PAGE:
The Workers Union is backing a tough stance towards employers who underpay their staff.
The announcement came after the Low Pay Commission’s (LPC) latest report argued that the pandemic has created high unemployment and a slack labour market for employees in low-paid sectors.
The commission goes on to suggest that these factors have ‘the potential to disempower workers, creating conditions for underpayment and other forms of exploitation.’
Workers operating in sectors with high unemployment and low job security are less likely to challenge salary abuses for fear of losing their jobs. The LPC warns that these circumstances will ‘challenge the success of the minimum wage’ and says that it’s ‘imperative’ that enforcement regimes ‘keep up with this threat.’
The Workers Union on Wages Underpayment
Working people’s wages were already under pressure before COVID hit these shores. In the last ten years, the poorest sectors of our society have been mercilessly squeezed by austerity and stagnating wages. The short view offers little more cheer: in the last 12 months, 50 percent of workers experienced a real terms pay cut, despite official statistics indicating a record rise in pay.
Against such a bleak backdrop, it was always likely that some employers would try to fleece their staff. There’s a strong historical precedent for it that stretches back to the dark mills of Victorian England, through serfdom to the ancient civilizations of the Earth.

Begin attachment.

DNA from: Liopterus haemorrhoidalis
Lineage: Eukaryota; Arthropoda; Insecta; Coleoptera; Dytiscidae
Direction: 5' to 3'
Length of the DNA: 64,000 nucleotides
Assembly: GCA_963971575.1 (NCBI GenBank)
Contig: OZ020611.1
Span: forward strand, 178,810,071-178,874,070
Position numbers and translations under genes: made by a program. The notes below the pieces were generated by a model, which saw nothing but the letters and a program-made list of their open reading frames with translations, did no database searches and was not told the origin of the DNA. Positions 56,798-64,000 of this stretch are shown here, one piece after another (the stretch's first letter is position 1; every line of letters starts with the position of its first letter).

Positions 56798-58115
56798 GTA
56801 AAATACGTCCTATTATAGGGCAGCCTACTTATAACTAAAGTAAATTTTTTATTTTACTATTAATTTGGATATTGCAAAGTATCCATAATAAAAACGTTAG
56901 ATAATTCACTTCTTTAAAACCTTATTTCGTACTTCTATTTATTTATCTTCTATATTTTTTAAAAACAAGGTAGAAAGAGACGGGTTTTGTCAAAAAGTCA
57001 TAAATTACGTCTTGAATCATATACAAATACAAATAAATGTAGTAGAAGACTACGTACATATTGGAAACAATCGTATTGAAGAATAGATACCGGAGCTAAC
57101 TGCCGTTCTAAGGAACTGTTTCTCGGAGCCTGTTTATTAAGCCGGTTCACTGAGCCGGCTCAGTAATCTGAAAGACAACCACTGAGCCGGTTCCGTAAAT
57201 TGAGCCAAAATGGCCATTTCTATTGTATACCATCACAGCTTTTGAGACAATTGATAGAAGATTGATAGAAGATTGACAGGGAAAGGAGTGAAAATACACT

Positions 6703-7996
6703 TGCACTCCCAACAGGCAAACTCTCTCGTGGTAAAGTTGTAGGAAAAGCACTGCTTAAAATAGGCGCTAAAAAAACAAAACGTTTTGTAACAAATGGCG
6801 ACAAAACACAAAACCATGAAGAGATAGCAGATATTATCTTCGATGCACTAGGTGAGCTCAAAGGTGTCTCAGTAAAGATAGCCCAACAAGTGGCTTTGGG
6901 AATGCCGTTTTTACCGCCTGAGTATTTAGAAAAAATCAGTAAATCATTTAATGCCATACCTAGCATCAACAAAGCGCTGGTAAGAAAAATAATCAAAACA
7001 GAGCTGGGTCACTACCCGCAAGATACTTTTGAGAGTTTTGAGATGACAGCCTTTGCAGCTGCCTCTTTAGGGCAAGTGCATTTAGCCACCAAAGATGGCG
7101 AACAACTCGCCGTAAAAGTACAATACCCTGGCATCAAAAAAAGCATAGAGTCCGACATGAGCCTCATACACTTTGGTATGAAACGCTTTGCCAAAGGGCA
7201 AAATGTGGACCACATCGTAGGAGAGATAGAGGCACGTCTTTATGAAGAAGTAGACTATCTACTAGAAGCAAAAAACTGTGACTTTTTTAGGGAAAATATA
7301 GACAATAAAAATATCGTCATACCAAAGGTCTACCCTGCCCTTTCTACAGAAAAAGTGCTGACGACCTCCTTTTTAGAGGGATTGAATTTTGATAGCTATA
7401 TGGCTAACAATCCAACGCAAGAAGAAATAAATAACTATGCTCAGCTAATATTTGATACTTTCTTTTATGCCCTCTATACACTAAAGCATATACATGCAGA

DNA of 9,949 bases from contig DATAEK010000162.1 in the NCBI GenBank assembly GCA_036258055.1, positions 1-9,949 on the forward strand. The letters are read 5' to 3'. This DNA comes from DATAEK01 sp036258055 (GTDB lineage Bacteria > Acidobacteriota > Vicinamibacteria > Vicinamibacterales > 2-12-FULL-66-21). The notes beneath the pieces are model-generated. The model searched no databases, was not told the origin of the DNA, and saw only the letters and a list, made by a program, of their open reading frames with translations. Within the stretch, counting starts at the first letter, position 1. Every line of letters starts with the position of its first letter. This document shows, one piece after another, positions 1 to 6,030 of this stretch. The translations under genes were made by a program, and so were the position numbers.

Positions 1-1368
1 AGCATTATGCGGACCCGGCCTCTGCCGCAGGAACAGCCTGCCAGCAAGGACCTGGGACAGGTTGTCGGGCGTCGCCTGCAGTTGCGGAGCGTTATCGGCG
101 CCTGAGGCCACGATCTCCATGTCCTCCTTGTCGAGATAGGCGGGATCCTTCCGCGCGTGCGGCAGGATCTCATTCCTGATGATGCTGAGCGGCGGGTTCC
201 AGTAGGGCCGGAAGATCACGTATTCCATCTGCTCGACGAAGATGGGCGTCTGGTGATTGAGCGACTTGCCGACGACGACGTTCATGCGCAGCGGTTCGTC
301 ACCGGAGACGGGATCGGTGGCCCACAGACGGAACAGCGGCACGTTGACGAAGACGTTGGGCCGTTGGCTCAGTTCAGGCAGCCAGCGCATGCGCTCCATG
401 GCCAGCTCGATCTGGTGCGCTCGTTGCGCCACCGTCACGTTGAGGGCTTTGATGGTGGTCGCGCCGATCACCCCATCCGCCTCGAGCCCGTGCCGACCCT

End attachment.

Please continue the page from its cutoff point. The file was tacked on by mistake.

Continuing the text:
Where these patterns repeat it can be tempting to throw in the towel and say that nothing can change or will change. The Workers Union will not accept that as an answer. Working people must not be collateral damage in the unending tension between profit and loss. An honest day’s work deserves an honest day’s wage – not a few missing tenners or sick leave without pay.
The fact of the matter is that rebuilding our country to embrace a truly global future means dealing with the issues that hold us back in the present. To do this, we must take a tough stance on companies that underpay their employees. This will only happen if we invest in an enforcement regime that has the time and resources to stamp out bad practice.
The Workers Union – working for social justice, working for you